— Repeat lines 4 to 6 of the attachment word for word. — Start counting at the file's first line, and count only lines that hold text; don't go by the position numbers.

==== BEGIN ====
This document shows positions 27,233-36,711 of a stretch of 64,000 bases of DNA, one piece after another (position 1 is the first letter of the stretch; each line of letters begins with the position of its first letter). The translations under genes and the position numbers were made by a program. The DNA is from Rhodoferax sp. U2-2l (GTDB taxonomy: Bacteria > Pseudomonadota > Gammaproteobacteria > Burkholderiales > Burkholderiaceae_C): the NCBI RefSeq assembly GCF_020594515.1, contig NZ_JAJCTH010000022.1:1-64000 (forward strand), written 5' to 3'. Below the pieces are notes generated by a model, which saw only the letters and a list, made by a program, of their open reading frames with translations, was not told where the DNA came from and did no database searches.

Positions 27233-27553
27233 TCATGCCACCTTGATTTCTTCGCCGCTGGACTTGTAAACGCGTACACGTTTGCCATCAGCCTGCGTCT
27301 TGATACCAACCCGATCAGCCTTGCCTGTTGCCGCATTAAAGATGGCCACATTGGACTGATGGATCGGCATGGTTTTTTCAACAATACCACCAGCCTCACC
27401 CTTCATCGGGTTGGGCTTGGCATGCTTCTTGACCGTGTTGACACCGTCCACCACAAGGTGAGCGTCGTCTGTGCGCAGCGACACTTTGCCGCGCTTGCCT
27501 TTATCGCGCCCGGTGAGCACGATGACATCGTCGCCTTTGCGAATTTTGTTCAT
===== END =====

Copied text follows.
27301 TGATACCAACCCGATCAGCCTTGCCTGTTGCCGCATTAAAGATGGCCACATTGGACTGATGGATCGGCATGGTTTTTTCAACAATACCACCAGCCTCACC
27401 CTTCATCGGGTTGGGCTTGGCATGCTTCTTGACCGTGTTGACACCGTCCACCACAAGGTGAGCGTCGTCTGTGCGCAGCGACACTTTGCCGCGCTTGCCT
27501 TTATCGCGCCCGGTGAGCACGATGACATCGTCGCCTTTGCGAATTTTGTTCAT